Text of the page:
A decision rendered by Tel Aviv District Court Judge Agmon-Gonen on July 1, 2019, addressed the danger to privacy that may result from utilizing cross identification enabled by access to big data. The case involved the unauthorized disclosure of personal location data resulting from a requirement that caregivers of Israel Defense Force (IDF) disabled veterans report their work by mobile signature at the beginning and end of their shifts. [21]

Agmon-Gonen determined that the violation of privacy to the caregivers resulting from the requirement did not exceed what was required under the circumstances.[22] It did result, however, in a violation of the right to privacy of the disabled veterans because the care provided might include taking or staying with the disabled veterans outside of their home¾for example, when the disabled veteran needed a short psychiatric hospital stay. The use of location data, she held, might “reveal data, such as health information, found in the core of the right to privacy [and] expose location data [which] constituted unlawful harm to the privacy of the disabled [veterans].”[23]

She further concluded that the technology of “privacy by design” could enable caregiver reporting without harming the right to privacy. A tender for selecting a company that would monitor the IDF’s employment of veterans’ caregivers, therefore, should have required that bidding companies would use mobile signature software incorporating principles of “privacy by design” to limit the infringement of the veterans’ right of privacy. For example, a cellular signature could be required at the start and end of the caregiver shift, when the caregiver is with the disabled veterans for the whole shift, without keeping location data.[24] As this has not been done, Judge Agmon-Gonen concluded that

[i]t was impossible to say that the least harmful means was chosen. Therefore, it should be determined, and also anchored in the tender with the monitoring company, that a cellular signature be made so that it does not reveal the location of the disabled, and be designed so that their privacy is not harmed beyond what is required.[25]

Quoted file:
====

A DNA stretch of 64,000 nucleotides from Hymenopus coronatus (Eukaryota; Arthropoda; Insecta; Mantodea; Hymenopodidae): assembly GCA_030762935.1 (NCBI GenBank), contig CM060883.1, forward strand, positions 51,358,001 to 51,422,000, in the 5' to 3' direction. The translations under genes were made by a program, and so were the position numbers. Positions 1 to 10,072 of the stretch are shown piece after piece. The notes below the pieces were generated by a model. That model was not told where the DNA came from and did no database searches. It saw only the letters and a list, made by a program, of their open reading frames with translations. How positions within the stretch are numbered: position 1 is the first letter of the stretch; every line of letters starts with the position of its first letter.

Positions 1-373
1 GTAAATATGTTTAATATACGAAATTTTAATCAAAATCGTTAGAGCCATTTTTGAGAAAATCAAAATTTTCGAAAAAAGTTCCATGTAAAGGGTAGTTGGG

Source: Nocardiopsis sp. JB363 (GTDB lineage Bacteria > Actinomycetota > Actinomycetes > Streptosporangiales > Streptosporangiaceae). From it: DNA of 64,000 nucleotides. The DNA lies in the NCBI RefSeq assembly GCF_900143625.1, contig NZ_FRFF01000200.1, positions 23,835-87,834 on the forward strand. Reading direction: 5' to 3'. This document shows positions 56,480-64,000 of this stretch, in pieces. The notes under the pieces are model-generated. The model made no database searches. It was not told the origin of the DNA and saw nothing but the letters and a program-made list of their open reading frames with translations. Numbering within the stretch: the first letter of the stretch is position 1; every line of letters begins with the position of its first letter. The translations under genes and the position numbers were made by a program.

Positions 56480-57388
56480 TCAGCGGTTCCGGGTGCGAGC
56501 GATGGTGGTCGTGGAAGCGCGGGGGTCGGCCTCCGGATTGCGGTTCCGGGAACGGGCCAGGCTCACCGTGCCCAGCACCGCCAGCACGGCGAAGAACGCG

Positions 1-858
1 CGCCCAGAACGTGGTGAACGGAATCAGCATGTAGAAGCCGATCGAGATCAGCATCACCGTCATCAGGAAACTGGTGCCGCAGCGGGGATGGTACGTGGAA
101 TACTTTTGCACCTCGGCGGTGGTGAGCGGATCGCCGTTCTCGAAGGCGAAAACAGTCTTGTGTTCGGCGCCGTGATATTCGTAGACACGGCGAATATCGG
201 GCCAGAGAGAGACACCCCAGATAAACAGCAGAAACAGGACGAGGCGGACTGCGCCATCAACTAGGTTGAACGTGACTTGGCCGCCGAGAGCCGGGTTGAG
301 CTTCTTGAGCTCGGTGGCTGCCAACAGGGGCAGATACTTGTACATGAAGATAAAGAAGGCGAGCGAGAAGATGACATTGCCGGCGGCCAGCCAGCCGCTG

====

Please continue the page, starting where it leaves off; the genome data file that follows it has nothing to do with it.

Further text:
III. Electronic Measures to Fight COVID-19 Spread

In an effort to stop the spread of the virus the MOH has offered a voluntary app called HaMagen to trace COVID-19 patients and those with whom they have been in contact. HaMagen is currently installed on the devices of 1.5 million Israelis, constituting only a small percentage of the population.[26]

In addition, the government has authorized the Israel Security Agency (ISA),[27] which normally handles threats to national security, to conduct surveillance on Israeli citizens and residents in order to stop the spread of the virus. A legislative framework defining the ISA’s surveillance scope and duration is currently being considered by the Knesset (Israel’s parliament) following a decision rendered by the Supreme Court on April 26, 2020, requiring anchoring the ISA authorization in legislation rather than in government decisions.[28]

A. Electronic Surveillance by Israel Security Agency

1. Legal Basis

On March 17, 2020, the Israeli government issued the Emergency Regulations (Authorization of the Israel Security Service to Assist the National Effort to Reduce the Spread of the Novel Coronavirus), 5780-2020.[29] The Emergency Regulations were in effect for a period of 14 days and then replaced by Government Decision No. 4916, on March 24, 2020,[30] and by Government Decision No. 4950, on March 31, 2020, extending surveillance authorities to April 30, 2020.[31] The government expressed interest in further extending the ISA’s authorization, especially when social distancing and other restrictions were being lifted.[32]